As for the rules for obtaining such a certificate, we were informed by  Dr. Remy that he himself was not authorized to issue the certificate. Instead, he explained, the only way available for a health certification that someone who has tested positive for COVID-19 could be deemed fully recovered was from the laboratory that processed the initial positive PCR test – on the 11th day after the positive test.   For PJ, this would have been on Sunday, 26 December (forget that – he waited til Monday), and for Sarah it would be on Wednesday, 29 December.  Until these dates, we were all obliged to self-isolate at home. Thus, the initial shock of not getting Sarah home on Sunday, the 19th was aggravated by the confirmation from Dr. Remy that it would not be until well after Christmas.

Dr. Remy also gave us prescriptions for controlling the symptoms we might be experiencing – clearing the nose and throat, painkillers, cold medicines. He also gave us prescriptions for home-administered antigen tests, which we had hoped we could use to monitor our own signs of recovery, although he confirmed that we were unlikely to find any available at any pharmacy in the area. He encouraged us to call around, but the prospects, he said, were very poor, especially just before Christmas. We had already had a neighbor friend searching for them on Monday with no luck, and the two pharmacies that I visited on Saturday and Tuesday simply refused to take any orders. Although they weren’t likely to help with any actual negative results, given that we all had COVID, it certainly would have been nice to have some kind of independent confirmation that we were indeed fully recovered.

Repeating the Christmas Cycle

All touring of local attractions was cancelled. We wished we could have done more to alleviate the disappointment of it all, especially for Sarah. Ralph Senior and I were, after all, in our own home, and PJ, too, had his memories here, but Sarah has the extra disappointment of being stranded from all that is familiar – in a strange home and in a strange country, too! We were all fortunate to have minor symptoms – thanks to the triple vaccination status of the two elders among us and the double vaccination status of PJ and Sarah. Imagine what it would have been like without the vaccinations!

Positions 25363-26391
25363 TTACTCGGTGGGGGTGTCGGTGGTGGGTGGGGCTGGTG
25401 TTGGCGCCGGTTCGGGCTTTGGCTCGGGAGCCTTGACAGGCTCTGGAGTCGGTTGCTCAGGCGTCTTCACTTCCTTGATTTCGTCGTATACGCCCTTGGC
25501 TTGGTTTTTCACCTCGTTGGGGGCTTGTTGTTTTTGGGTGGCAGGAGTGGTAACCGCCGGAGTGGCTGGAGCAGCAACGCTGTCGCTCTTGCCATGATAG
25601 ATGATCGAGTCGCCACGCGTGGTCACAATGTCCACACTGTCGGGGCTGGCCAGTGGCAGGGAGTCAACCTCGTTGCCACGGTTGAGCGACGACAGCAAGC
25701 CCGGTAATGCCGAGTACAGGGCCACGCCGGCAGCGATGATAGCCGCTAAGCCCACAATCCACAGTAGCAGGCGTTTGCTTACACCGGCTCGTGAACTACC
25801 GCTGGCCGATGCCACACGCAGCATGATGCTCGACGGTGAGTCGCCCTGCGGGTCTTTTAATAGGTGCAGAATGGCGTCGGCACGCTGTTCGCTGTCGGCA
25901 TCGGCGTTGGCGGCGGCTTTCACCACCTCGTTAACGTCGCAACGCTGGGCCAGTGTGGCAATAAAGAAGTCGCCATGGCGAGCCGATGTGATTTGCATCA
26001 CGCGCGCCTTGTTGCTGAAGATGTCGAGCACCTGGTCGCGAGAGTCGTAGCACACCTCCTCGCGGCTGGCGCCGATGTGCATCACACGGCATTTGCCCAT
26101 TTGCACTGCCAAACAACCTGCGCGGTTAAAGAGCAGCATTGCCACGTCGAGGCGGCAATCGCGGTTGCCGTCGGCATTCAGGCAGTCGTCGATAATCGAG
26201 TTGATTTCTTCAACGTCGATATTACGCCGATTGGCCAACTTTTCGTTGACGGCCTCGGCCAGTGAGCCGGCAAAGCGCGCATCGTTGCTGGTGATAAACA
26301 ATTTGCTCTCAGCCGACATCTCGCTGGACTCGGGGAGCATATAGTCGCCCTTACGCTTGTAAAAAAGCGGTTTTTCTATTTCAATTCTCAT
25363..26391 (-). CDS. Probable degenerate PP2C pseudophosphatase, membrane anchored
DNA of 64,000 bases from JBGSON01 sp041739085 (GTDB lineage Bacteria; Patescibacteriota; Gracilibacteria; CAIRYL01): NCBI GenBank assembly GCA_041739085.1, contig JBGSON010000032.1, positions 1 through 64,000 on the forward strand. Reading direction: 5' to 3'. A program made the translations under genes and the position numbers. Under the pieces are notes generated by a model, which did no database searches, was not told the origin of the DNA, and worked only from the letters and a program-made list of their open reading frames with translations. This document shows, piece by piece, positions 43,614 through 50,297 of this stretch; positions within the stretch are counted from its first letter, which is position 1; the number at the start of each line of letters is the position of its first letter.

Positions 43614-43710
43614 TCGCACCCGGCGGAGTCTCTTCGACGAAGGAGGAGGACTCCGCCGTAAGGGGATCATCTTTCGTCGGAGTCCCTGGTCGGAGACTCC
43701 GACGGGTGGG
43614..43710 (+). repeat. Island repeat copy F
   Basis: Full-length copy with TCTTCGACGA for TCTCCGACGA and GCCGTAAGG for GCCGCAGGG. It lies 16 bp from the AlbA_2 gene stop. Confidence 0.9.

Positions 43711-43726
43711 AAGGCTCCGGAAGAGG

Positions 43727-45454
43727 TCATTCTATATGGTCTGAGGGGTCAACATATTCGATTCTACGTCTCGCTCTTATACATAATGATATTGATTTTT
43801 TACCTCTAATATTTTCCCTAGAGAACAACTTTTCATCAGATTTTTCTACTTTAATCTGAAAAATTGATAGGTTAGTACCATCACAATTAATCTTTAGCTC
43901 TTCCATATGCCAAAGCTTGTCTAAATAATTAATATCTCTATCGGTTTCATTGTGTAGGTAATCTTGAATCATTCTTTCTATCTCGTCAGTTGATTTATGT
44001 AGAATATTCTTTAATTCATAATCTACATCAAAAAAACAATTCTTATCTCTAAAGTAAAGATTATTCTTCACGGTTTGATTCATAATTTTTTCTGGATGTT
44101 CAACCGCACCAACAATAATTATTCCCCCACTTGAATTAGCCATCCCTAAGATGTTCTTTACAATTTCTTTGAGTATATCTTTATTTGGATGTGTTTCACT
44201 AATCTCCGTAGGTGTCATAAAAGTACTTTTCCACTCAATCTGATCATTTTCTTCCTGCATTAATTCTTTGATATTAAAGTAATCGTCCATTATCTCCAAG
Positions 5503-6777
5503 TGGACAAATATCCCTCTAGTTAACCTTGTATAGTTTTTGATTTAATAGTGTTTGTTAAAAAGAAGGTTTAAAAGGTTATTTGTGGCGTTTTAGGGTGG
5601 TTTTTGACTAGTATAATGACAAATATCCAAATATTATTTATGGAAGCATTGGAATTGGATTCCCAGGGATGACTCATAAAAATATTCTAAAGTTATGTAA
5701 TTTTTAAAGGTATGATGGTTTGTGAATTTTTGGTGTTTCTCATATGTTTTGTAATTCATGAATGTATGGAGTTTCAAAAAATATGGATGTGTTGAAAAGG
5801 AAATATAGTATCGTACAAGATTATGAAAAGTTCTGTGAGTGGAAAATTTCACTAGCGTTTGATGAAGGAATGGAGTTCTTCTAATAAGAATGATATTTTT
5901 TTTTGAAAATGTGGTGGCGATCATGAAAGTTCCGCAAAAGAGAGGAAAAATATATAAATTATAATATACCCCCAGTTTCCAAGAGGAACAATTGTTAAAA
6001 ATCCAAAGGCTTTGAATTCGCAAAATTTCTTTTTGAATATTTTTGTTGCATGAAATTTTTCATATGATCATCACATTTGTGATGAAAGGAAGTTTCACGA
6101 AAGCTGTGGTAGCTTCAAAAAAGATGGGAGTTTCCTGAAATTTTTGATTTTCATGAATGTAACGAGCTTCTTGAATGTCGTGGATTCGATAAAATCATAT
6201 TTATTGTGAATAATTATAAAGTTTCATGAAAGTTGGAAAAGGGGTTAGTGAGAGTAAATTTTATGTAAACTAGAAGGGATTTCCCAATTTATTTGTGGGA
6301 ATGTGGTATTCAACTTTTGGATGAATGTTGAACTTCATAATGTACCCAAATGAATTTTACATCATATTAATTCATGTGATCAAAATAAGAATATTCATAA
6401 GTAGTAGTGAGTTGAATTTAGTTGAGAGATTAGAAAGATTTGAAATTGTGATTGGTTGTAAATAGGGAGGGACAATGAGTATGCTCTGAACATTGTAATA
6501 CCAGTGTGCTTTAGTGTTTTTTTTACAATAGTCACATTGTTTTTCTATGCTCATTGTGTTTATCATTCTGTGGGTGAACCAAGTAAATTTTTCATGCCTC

Going forward, we are well stocked up on food for the duration, with an order from our preferred grocery store having been delivered to our door for the first time ever on Monday evening!  (It seems that this pandemic has changed a lot of services. We had used a drive-in arrangement in the past to pick up groceries without having to enter a store, but home deliveries were not an option until recently.)

We settled into a rotation of dinner menus. We had already gone through the usual mainstays of the Hagen/Doggett kitchen – spaghetti bolo, veggie chili, pasta carbonara, turkey tetrazzini, and even a traditional roast beef dinner on our “pretend” Christmas Eve and a traditional Christmas Day brunch on the “pretend” Christmas Day. We threw together a couple of other mainstays – Peppy’s “alligator hearts” (aka chicken roasted with garlic, parmesan cheese and estragon) and also Kathy’s Swedish (actually Norwegian) meatballs plus the typical stock of Italian pizza or Asian spring rolls from the freezer, while Sarah pitched in with her popular pasta primavera, and PJ prepared both a nicely marinated chicken stir-fry and, at the end, a glorious stir-fried rice with all the leftovers in it!  And of course, we repeated the traditional roast beef dinner on the real  Christmas Eve (this time with the Boddy brussels sprouts) and the Christmas Day brunch. At least we still had each other in good health!